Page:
How to Help a Dog Who Has Separation Anxiety

By: David Codr

Published Date: March 5, 2022

For today’s Santa Monica dog training session we worked with Terrier mix Max, sharing tips on how to help a dog with separation anxiety.

I sat down with Max and his guardian to discuss his separation anxiety problem and when it started. Unfortunately, Max and his guardian lost a trusted companion dog not too long ago and that was most likely the biggest contributing factor to his developing separation anxiety.

Fortunately for Max, he has an awesome guardian who is very intuitive and dedicated to his well-being. Many people whose dogs suffer from separation anxiety react as if the dog is doing so intentionally. But when a dog with separation anxiety is barking, losing control of its bowels, chewing things up or engaging in other one unwanted behaviors, it’s a coping mechanism. It’s the dogs way of trying to deal with the panic attack that sets in anytime their humans leave. One of the worst things you can do is get mad, yell at or punish a dog who has separation anxiety.

Tips to stop separation anxiety in dogs

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Prior to the session, Max’s guardian had already been watching several of my free dog behavior training videos. As a result, she had learned the importance of desensitizing max to the triggers that are associated with her leaving. That allowed us to move faster than most of my clients who have dogs with a separation anxiety problem.

Fixing a dog’s separation anxiety problem is all about helping the dog feel calm, relaxed and confident when they are alone or away from their guardian. I pulled out my camera and handed it to Max’s guardian so that she could record me as I shared tips to stop separation anxiety in dogs.

If you have a dog that struggles with separation anxiety, check out the free positive dog training video below.

By helping Max practice being in a room on his own and progressively increasing the duration of that time, his guardian can help him practice feeling confident when she is not around. It will be important for her to go slow and watch for indications that Max is starting to feel uncomfortable. When that is the case, she needs to back up to a easier level and practice there a couple of times before progressing forward again. The quality of your practice is far more important than the quantity when you are helping a dog with separation anxiety. This is one of the most underated secrets of stopping separation anxiety in dogs.

It was great to see how well Max did when she started practicing her departure ritual. Seeing successes is key when your goal is to help a dog who has separation anxiety.

He was mildly disturned on the first attempt, but was calm and relaxed for the second try. This is another important component of treating separation anxiety in dogs; you want to come back before the dog starts feeling anxious or uncomfortable about being alone.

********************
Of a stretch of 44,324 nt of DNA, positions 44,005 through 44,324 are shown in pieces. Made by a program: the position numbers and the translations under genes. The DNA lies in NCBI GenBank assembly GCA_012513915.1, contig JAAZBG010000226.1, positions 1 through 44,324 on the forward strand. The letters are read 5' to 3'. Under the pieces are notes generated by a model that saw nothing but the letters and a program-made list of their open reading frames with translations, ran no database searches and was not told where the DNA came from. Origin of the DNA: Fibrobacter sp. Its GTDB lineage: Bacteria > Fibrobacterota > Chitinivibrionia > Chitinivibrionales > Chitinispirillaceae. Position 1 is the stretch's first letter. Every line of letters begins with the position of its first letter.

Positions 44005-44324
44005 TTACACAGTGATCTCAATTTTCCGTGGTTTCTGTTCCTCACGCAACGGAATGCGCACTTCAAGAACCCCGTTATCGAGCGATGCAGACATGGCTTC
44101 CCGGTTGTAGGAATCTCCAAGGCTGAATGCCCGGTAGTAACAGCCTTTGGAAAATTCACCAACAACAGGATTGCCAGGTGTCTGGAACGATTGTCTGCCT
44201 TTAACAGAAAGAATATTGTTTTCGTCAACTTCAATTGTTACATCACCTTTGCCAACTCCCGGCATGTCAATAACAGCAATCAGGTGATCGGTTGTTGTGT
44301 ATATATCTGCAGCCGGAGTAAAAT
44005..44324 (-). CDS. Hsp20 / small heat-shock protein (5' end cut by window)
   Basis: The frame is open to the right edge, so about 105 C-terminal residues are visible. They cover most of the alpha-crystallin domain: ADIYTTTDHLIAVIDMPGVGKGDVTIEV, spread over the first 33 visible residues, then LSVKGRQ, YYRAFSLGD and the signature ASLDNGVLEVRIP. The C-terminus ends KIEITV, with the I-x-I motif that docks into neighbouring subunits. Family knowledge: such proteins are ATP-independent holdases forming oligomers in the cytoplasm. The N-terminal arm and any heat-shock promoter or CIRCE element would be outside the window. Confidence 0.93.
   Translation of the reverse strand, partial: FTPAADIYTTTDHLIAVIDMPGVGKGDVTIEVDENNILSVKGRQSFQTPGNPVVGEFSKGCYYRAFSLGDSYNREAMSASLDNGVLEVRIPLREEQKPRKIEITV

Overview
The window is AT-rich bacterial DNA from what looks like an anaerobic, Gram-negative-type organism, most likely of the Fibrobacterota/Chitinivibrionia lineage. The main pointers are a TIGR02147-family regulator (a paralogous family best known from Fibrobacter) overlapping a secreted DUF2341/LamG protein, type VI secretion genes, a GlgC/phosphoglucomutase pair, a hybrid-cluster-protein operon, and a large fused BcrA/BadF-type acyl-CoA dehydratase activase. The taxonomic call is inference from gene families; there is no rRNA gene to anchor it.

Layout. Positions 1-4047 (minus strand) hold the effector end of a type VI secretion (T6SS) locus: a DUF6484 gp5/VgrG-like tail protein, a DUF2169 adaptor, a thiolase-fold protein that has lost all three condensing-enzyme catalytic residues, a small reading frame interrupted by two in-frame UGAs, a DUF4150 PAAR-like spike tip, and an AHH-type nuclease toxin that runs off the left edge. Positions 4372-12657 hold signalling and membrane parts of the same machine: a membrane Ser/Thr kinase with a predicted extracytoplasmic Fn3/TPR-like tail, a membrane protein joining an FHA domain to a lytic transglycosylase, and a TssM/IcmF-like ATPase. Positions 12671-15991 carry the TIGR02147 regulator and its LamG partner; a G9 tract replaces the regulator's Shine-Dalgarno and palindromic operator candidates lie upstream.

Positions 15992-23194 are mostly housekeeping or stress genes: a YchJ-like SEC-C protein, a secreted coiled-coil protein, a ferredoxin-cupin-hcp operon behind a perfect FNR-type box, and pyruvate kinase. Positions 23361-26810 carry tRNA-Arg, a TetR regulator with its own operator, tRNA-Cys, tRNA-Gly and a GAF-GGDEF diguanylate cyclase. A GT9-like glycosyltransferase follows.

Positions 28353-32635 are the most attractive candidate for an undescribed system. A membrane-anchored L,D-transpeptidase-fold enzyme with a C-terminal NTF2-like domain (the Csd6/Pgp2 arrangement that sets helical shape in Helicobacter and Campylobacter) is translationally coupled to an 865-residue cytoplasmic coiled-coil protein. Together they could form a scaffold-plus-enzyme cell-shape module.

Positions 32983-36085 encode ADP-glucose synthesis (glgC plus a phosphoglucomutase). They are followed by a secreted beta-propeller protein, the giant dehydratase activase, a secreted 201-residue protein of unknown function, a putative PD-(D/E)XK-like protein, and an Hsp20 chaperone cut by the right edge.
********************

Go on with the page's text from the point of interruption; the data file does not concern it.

I have recommended that my clients sit outside of their home, watching their dog through a security camera when they are practicing lengthening their departures. This gives you the ability to see if the dog starts to whine, pace, bark or display other indications that your dog is struggling being alone. When this happens, it’s important to come back as soon as possible and then practice again, but this time returning sooner (before the dogs shows signs of anxiety. In some cases, you may need to take a break (walk, petting time, playing, etc) to give the dog a chance to reset and recover. In extreme cases, you may need to wait until the next day. That’s why its better to go slowly and come back sooner so you can keep on practicing. This is tthe reward you get when you are successful and help a dog who has separation anxiety.

It can be a bit of a dance, one step forward, two steps back – but eventually the positive practice repetitions lead to confidence. And the more that you have quality practice, the more the dog practices being calm when left alone which is the ultimate goal when attempting to stop separation anxiety in dogs.

I also shared a number of other tips like creative forms of exercise, providing enrichment as well as high value chew items like bully sticks, kneecaps, etc.  Giving the dog these high-value items when you were leaving can be a great way to keep them preoccupied and also determined their comfort level as an anxious dog will usually not be interested in those items when their separation anxiety kicks in.

We wrapped up the session by recording a roadmap to success video where I was able to summarize all of the other positive dog behavior tips I shared in this in-home Santa Monica dog training session.

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This post was written by: David Codr

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